To do that, I’m using the distribution of names of immigrants who came aboard ships arriving in Ellis Island. I will be explaining how I do that in more details elsewhere, but the important things to keep in mind are the following:

Identification of Jews on Ship Manifests

Since about 1899, Jews begun to be identified on the ship manifests submitted by the shipping companies to the U.S. authorities not only by their country of origin, but also by their ethnicity, with Hebrew being an officially recognized category. But not all Jewish passengers were identified as Jews. It turns out (and I can’t show this here) that the accuracy of the identification of Jewish passengers went as follows:

  • Some ships did not identify Jews at all, even when there were Jews aboard
  • Most ships identified Jews, and did that very accurately
  • Some ships identified Jews, but did that poorly
  • Even when identification was poor, very few non-Jews were mistakenly misclassified (or later coded on the computer file) as Jews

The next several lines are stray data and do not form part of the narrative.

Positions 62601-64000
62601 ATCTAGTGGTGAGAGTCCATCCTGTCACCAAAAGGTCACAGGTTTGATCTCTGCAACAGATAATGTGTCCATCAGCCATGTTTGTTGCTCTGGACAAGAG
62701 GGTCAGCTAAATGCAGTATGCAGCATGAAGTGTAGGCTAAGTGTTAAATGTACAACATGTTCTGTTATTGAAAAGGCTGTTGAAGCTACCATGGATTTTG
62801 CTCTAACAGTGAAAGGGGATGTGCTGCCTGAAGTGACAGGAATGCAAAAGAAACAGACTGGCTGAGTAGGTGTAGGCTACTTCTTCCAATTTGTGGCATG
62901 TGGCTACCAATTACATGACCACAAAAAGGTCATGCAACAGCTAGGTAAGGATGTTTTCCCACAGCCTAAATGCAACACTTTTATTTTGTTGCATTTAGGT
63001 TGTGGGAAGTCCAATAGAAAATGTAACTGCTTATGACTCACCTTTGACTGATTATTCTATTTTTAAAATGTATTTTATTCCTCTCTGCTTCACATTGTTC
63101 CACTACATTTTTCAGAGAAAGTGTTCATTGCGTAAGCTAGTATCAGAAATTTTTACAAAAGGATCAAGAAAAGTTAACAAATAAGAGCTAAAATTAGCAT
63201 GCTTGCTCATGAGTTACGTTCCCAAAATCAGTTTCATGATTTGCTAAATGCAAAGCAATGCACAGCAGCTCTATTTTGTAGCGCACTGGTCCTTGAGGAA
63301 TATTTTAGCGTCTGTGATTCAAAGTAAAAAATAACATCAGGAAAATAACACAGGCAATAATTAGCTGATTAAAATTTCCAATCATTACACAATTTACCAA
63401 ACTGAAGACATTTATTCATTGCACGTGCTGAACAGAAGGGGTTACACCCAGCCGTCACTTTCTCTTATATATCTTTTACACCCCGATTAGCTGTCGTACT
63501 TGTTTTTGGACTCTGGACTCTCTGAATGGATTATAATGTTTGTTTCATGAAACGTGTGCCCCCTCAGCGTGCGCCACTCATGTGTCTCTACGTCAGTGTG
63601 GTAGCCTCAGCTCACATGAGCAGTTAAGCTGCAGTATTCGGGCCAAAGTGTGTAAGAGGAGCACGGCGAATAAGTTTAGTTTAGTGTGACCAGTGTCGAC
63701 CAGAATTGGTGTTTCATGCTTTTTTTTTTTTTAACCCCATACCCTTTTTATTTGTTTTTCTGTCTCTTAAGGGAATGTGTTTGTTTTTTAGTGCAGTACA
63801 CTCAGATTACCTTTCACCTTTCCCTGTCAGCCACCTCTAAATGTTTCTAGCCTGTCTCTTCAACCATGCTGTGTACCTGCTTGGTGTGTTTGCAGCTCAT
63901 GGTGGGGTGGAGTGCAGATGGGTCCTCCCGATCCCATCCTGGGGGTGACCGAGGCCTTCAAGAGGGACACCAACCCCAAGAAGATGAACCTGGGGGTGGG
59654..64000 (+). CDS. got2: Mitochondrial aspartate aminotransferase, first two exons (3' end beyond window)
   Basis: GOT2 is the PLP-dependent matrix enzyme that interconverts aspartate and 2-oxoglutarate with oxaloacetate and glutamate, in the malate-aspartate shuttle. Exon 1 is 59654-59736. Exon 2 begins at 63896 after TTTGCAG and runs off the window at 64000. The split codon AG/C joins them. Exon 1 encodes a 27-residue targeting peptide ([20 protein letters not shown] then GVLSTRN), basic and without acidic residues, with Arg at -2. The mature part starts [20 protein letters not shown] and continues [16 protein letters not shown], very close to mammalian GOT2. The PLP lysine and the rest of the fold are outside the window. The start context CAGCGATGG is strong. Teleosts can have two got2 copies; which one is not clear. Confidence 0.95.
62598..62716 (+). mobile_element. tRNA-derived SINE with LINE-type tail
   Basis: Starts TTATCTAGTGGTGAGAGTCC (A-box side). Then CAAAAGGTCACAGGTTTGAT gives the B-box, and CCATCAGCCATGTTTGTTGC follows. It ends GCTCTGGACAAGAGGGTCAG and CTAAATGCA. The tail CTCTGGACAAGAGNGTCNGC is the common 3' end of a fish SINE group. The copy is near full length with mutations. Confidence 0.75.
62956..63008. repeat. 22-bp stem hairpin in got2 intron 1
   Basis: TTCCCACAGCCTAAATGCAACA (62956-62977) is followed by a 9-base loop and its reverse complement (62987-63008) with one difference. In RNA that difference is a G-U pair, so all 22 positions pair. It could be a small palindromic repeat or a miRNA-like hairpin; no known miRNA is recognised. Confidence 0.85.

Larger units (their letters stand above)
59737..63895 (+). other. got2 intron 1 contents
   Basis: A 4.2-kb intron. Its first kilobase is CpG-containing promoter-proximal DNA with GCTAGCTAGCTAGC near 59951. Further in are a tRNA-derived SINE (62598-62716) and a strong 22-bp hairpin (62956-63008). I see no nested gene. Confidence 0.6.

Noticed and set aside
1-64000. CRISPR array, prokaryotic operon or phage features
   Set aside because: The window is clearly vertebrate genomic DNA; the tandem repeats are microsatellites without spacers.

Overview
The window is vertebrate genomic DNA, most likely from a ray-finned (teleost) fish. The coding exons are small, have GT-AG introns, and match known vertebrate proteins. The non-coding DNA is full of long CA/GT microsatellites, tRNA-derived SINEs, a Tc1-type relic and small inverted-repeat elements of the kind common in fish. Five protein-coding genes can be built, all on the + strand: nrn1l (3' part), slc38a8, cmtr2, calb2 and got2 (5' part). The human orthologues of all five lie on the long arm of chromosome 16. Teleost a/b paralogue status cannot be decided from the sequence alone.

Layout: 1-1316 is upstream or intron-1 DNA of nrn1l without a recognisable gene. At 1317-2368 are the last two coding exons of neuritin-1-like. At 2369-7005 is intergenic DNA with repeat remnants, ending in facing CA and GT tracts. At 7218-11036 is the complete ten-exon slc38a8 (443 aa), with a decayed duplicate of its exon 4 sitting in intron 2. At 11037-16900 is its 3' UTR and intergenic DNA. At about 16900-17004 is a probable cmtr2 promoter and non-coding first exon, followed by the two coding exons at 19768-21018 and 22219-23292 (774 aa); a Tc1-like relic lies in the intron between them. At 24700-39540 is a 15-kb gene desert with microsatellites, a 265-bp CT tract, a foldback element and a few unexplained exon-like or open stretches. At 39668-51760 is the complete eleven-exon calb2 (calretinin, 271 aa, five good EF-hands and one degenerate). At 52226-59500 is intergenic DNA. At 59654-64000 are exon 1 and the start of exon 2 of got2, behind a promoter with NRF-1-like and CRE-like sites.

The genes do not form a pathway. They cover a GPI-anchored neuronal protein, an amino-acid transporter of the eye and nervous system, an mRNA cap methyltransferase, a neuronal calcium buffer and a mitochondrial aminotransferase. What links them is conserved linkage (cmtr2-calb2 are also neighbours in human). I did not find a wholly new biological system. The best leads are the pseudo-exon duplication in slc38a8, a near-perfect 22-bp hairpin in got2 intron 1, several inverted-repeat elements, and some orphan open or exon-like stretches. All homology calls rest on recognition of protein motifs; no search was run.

In short, among immigrants from the Russian Empire after 1899, excluding ships that did not identify Jews at all, approximately 90-95 percent of Jews and 0.5-1 percent of non-Jews were identified as Jews. This leaves many unclassified Jews – some of them came aboard ships that did not bother to identify Jews at all; others were aboard ships that had worked out a poor classification; and a few slipped through the net for various other reasons.

Now, since I know the immigrants’ names, I can use the names distribution of Jews and non-Jews to help me identify the remaining mass of unclassified passengers. Keeping the details for elsewhere, it is important for me to know how “Jewish” were each first and last name. The greater was the proportion of immigrants carrying a certain name that were identified as Jews, the more Jewish this name was.

Sample Definition